President Asif Ali Zardari, who was in Dubai for nearly two weeks for medical treatment, will leave the emirate shortly to return to Pakistan, his spokesman said on Sunday night.
Zardari's medical treatment triggered speculation the deeply unpopular president, who has uneasy relations with Pakistan's powerful military, might resign.
The president is in the plane, and he is about to leave for Pakistan, Farhatullah Babar told Reuters.
Zardari could be damaged by a controversial memo, allegedly crafted by the former U.S. ambassador to the United States, accusing the military of plotting a coup.
Businessman Mansoor Ijaz, writing in a column in the Financial Times on October 10, said a senior Pakistani diplomat had asked that a memo be delivered to the Pentagon with a plea for U.S. help to stave off a military coup in the days after the bin Laden raid.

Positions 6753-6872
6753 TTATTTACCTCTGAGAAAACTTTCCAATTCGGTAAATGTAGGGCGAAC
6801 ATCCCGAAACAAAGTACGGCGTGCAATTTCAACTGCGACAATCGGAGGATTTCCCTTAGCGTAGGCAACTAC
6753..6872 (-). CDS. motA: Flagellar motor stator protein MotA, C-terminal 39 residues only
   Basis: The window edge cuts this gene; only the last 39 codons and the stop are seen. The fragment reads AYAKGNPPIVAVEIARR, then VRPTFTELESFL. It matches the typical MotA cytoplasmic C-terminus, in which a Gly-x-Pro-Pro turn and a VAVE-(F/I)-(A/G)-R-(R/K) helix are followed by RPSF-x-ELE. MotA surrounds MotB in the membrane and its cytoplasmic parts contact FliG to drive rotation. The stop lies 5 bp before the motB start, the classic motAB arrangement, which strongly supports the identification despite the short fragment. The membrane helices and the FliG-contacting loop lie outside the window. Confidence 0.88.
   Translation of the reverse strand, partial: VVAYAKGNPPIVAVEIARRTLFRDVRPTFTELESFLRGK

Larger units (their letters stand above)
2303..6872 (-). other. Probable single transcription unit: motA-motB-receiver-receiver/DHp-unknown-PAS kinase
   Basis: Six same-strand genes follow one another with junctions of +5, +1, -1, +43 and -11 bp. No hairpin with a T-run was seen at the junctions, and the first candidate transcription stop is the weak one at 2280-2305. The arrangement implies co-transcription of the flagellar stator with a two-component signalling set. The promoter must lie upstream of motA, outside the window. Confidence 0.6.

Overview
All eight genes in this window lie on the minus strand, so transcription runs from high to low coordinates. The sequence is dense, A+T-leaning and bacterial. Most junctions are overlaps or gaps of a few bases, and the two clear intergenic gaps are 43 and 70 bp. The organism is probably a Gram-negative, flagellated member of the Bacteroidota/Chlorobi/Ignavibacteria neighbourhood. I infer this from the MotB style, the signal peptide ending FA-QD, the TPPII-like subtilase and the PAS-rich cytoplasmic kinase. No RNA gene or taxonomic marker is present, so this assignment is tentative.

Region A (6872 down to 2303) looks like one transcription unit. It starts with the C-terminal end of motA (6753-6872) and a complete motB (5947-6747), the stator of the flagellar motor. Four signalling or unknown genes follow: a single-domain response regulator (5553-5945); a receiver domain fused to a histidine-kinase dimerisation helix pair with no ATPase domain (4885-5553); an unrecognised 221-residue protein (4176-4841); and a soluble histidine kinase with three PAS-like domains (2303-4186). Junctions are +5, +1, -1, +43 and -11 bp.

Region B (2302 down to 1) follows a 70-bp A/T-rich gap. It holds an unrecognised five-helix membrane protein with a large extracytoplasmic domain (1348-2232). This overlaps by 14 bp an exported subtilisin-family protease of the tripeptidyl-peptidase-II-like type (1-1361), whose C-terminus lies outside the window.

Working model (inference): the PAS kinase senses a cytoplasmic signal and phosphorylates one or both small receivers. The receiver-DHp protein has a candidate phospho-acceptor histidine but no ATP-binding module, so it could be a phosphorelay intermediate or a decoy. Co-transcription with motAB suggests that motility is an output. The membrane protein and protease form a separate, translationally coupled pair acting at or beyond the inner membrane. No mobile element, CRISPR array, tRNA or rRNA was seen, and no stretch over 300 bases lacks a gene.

Ijaz later identified the diplomat as Husain Haqqani, the then Pakistani ambassador to Washington who is close to Zardari.
Haqqani denied involvement in the memo but resigned over the controversy gripping Pakistan.
Army chief General Ashfaq Kayani has called for an investigation into the memo. On Monday, Pakistan's Supreme Court is due to start hearings into a petition demanding an inquiry into who was behind it.
(Reporting by Sheree Sardar; writing by Michael Georgy; editing by Philippa Fletcher)